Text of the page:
Monday, November 16, 2009

Mondays in Taipei

On Monday morning we had a lecture at NCCU by professor Chen-shen Yen entitled Taiwan Religion and Culture. It turned out to be really interesting, but I do wish it had more to do with religion. Professor Yen’s lecture was an excellent introduction to our trip as he gave a good overview of he ethnic, linguistic and religious makeup of the island before delving further into his topic. Professor Yen also covered identity issues faced by Taiwanese populations: Zhangzhou versus Quanzhou, Minnan versus Hakka, Han versus Indigenous, Ming (Han) versus Qing (Manchu), Chinese versus Japanese, Taiwanese versus Mainland, Taiwanese versus Chinese, and Taiwanese Chinese versus Chinese Taiwanese. Next, the professor discussed the various theories of Taiwan’s origin. These theories fall into three camps: Southern (Taiwan), Northern (China) and Austronesian (Australia and Indonesia).

Aside from the ethnic population divides discussed earlier, Professor Yen also went over cultural and religious cleavages including: ethnic versus sub-ethnic, linguistic cleavages, regional cleavages (East versus West), religious identity, and vertical versus horizontal class cleavages. Finally, Professor Yen ended his lecture with a discussion on Taiwan’s relationship with Mainland China, and the possibility of reunification, with an emphasis on the ramifications on Taiwanese identity.

Then we had a quick tour of campus. The capus was really nice and the weather was gorgeous. They had a ton of fabulous amenities and a bunch of the buildings are built into the surrounding hills. It's metro accessible, but it's way on the edge of town so you can go for hikes and walk along the river, and from several academic buildings there's a wonderful view of the city.

On Monday afternoon we had a lecture at NCCU by professor Yih-Chyi Chuang on The Economic Development of Taiwan, which was intersting and the professor was great, but I will never be totally fascinated by a subject that always leaves me feeling so lost. The lecture began with some data on population, imports and exports, land use and industrialization of the island. Professor Chuang touched on the narrowing wealth divide between rural and urban incomes, the structural change brought on by rapid industrialization, and the recently growing unemployment rate.

Next, professor Chuang discussed some important historical economic policies. These included: the 1953 Land to the Tiller program, the 1949 Compulsory Rent Reduction act, the 1951 movement to sell public land to tenants, the 1960s outward oriented development policies, the 1968 implementation of Export Processing Zones (EPZs), the 1979 development of research and development institutes and industrial and science parks, and the 10 major infrastructure construction projects of the 1970s.

After a discussion on Taiwan’s export partners and markets, including its largest – China – Professor Chuang ended his lecture with a set of goals he felt the Taiwanese economy was now faced with. The first is to normalize relations with China, and the second to expand Taiwan’s economic cooperation with other countries.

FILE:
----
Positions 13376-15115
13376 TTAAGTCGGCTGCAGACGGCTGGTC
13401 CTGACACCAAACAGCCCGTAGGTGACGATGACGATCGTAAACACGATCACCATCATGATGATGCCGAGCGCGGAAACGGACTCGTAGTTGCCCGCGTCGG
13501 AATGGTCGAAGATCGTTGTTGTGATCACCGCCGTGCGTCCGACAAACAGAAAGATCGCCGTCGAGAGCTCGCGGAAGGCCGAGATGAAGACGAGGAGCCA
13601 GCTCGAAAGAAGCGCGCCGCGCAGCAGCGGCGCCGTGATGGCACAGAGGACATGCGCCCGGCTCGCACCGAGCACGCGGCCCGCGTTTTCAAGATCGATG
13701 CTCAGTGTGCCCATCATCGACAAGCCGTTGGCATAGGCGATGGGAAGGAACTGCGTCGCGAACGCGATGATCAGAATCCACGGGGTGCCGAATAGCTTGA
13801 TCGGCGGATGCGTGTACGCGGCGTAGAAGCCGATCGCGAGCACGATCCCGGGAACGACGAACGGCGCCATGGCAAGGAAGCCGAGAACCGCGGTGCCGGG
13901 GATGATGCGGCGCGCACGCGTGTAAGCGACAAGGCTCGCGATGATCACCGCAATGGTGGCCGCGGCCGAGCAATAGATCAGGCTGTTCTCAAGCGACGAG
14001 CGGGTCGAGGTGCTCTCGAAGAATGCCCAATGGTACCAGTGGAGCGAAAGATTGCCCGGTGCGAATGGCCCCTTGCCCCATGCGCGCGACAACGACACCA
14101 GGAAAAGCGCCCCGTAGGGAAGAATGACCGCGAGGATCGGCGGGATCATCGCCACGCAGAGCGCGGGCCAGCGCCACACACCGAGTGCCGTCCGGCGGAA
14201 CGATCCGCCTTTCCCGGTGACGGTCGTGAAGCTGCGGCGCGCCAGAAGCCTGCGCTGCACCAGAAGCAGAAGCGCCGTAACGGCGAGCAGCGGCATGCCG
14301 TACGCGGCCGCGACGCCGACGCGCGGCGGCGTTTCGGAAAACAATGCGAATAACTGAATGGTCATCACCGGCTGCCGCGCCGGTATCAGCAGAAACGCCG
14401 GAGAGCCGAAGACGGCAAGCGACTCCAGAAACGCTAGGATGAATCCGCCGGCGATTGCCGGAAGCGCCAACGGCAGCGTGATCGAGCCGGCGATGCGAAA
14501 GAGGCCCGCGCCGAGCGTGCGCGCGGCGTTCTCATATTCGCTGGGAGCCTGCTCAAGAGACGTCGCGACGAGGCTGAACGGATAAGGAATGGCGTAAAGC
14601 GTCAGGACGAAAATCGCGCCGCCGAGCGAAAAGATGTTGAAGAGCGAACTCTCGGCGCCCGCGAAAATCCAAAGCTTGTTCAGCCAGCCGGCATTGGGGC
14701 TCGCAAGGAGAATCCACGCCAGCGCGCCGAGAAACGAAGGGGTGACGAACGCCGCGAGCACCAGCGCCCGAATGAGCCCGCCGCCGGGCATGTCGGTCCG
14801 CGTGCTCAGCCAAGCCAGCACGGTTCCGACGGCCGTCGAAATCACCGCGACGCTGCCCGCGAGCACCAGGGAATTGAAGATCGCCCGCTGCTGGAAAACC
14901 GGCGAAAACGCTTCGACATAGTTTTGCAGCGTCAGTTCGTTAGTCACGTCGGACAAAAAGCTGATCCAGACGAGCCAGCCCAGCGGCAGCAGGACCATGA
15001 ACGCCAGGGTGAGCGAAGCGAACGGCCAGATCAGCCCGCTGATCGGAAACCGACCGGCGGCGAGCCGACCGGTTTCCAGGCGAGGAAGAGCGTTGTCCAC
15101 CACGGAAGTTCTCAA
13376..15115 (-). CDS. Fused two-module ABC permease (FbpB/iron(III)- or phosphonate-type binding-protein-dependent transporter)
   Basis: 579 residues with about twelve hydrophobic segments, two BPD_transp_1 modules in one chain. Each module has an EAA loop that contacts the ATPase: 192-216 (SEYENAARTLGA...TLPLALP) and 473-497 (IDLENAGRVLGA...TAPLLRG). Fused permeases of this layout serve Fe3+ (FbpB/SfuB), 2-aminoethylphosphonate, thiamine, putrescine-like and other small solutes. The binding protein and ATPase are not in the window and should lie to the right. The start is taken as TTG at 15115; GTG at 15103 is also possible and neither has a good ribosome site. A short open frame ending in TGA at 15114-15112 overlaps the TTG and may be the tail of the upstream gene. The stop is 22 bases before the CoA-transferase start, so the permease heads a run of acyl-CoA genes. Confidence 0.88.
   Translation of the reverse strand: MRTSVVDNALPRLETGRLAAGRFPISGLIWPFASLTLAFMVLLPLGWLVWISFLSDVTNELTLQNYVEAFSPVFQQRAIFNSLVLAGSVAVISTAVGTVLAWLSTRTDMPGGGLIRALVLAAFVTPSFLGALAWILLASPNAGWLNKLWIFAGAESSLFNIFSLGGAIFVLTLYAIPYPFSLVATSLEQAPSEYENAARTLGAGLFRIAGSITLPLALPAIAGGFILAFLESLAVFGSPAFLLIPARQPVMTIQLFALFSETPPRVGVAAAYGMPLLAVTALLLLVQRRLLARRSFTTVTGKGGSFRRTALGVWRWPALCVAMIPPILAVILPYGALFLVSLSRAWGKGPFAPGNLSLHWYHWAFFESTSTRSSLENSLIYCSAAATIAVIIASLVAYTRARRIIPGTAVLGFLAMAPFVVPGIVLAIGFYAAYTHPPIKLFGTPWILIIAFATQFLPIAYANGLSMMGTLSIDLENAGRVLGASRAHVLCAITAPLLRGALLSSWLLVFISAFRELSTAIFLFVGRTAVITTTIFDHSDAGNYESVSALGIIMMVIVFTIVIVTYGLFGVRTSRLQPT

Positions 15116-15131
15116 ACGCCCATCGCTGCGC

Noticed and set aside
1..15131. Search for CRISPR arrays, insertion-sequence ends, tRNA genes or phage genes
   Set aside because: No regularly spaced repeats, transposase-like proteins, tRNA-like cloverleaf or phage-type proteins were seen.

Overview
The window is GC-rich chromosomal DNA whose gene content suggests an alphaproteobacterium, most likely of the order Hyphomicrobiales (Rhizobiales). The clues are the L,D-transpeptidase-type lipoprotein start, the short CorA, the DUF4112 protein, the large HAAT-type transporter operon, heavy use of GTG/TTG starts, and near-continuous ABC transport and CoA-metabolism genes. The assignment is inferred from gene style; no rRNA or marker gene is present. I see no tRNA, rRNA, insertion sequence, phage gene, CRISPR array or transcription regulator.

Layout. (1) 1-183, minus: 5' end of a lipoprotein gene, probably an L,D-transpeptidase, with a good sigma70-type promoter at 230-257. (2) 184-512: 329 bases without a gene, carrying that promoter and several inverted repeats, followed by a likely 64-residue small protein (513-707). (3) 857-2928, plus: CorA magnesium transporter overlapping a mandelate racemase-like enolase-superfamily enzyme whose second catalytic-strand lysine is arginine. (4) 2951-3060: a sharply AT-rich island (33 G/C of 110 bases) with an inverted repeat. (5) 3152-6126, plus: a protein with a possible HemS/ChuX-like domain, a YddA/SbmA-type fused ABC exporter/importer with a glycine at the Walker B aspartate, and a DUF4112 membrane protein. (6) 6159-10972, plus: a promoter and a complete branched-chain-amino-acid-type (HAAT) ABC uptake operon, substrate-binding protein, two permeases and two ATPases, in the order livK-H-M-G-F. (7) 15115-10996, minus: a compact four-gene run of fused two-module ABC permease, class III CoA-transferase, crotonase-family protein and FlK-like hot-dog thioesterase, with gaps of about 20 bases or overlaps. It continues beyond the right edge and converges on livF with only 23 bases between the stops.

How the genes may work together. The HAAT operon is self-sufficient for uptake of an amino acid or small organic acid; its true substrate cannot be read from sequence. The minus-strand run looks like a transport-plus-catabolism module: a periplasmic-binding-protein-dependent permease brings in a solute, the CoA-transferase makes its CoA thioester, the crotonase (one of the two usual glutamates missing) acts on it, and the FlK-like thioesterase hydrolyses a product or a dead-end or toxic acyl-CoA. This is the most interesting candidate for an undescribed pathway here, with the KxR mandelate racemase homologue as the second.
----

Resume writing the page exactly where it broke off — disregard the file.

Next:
I did have an opportunity to duck out in the middle of the lecutre for a bit to meet with the head of GW's study abroad office who coincidentally happened to be in town checking out the school for a future exchange program on the same day that I was there.

On Monday I also asked out host at NCCU - the dean of the OIC International Affairs School - about graduate school. They offer a few programs in English that really interest me - various Asian studies degrees, cross strait relations, Masters in IA, etc. Also, a masters here is extremely cheap, and the government is offering substantial scholarships to foreigners for next fall/academic year. If I can figure out if the program is internationally recognized, I'll be looking into it further.

Monday night, Darci, Ann, Anna, Isabelle and myself, along with some NCCU students, went out to the night markets. It was raining, which blew, but we saw a bunch of shops and got to try a bunch of interesting snacks. We visited Shida and Taida, and tested noodles, tire cookies, brown sugar bubble tea (omg so good) and began out ongoing addiction with a spectacular store called Sassy.

After we got back, Anna and I went out again in search of a mysterious night market that was apparently all delicious food. We walked for about 500 hours, epically failed and got wet feet, but did come out successful re: deep fried taro balls. Picked up some beer and watched what became out new favorite show: Role Play Queen. After dark, or maybe all day - we've only watched TV at night, channel 85 and 88 became softcore porn. From midnight to 1 AM is Dancing Queen - an upskirt camera dancing show. It's as awkward as it sounds. Then, at 1:30, Role Playing Queen comes on. I think the two shows are linked as some sort of variety show. Role Playing Queen begins with the host dressed as a nazi marching girls dressed as sexy soldiers around. Then he dances and juggles a blow up doll, then we cut to the store. Each night the girls don a different costume which progressively comes off during the show as they complete various variety show tasks. Anna and I have become committed to the drama of teh show - you can call in and vote for your favorite girl - and we're rooting for "sexy cat."

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